The Nasdaq Composite Index reached an intraday high of 5,132.52 on March 10, 2000, and closed an at all-time high of 5,048.62 the same day. The close yesterday was almost 2,000 points below that level as it reached 3,135.81. Giddy members of the press could not stop from trumpeting the success that put the index at a 12-year high. Few asked whether we are better off today than on March 10, 2000. The answer is no.
Market experts have an odd habit of worrying about what will happen to stocks next. Some currently believe that the surge of the Nasdaq, driven mostly by Apple Inc. (NASDAQ: AAPL) but also by Amazon.com Inc. (NASDAQ: AMZN) and Google Inc. (NASDAQ: GOOG), will not continue for much longer. These big companies, based on market cap, cannot continue their crazy runs. On the other hand, maybe Apple can rise another 20%, 30% or more. There are still tens of millions of iPhone 5 models to be sold.
Money is money. An investment in the index is worth much less now than in 2000. Granted, the market collapsed due largely to the Internet bubble bursting, but for those few months in 1999 and 2000, investors were better off by more than 50% than they are if they owned the index today.
Looking back, Nasdaq at 5,000 was not sustainable, obviously, even though the index was partially driven by large companies then as well - Microsoft Corp. (NASDAQ: MSFT) and Cisco Systems Inc. (NASDAQ: CSCO). Those tech companies are now aged, by the measures of innovation and sales growth. Plenty of stocks were considered hyper-growth stocks just a few years ago that have had revenue slowdowns recently - Google is among them. Google has become the new Microsoft. Investors began to worry a few years ago that Microsoft's hyper growth was behind it because it was in only one business - Windows. Google is in one business today as far as Wall St. is concerned, despite all of its new initiatives such as Android. Google makes money on search and nothing else. Search sales are not growing as robustly as they once were.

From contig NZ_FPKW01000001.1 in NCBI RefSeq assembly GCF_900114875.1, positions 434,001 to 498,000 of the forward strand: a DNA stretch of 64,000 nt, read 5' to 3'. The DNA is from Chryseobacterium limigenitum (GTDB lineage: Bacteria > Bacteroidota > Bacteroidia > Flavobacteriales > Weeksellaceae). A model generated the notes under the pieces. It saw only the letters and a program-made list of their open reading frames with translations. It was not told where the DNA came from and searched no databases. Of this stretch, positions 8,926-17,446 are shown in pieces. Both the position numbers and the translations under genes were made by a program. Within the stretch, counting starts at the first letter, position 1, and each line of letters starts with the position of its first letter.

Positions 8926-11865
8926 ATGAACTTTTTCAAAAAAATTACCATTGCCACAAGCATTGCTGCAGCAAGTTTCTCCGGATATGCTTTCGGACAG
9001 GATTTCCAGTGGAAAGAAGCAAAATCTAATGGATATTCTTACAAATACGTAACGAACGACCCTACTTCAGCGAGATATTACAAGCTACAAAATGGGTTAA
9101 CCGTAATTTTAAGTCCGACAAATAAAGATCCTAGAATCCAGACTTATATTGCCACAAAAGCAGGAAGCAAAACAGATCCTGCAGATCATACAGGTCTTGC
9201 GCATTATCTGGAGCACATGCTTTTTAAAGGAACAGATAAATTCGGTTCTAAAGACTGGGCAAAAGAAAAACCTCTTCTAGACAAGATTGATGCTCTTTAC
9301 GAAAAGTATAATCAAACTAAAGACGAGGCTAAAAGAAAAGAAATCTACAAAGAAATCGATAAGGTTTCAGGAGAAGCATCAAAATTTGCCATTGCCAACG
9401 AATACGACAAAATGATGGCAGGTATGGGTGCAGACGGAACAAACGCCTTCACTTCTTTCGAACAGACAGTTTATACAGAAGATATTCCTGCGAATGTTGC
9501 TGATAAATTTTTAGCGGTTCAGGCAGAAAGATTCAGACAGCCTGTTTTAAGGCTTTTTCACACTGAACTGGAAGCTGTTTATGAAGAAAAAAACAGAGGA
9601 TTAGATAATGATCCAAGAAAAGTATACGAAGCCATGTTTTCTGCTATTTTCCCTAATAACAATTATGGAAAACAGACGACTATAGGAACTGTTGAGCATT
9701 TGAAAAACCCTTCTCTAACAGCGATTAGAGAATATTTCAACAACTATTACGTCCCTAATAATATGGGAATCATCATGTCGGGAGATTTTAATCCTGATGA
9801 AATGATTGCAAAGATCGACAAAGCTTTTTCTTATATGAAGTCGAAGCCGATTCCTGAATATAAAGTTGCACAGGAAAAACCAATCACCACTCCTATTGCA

Some experts would argue that the Nasdaq's value was distorted by Internet startups, many of which were out of business by 2001. There are many fewer companies that fall into that category now. Even Facebook Inc. (NASDAQ: FB), with its stock in ruins, is completely viable. Today's Internet IPOs represent less risky companies than in 1999. That means the trading that sent the Nasdaq to more than 5,000 was very speculative, and is not nearly as much so now.
But, for anyone who owned the Nasdaq index in 2000 and still owns it today, the difference in prices qualifies as a disaster.
Douglas A. McIntyre
Filed under: 24/7 Wall St. Wire, Index Tagged: AAPL, AMZN, CSCO, FB, featured, GOOG, MSFT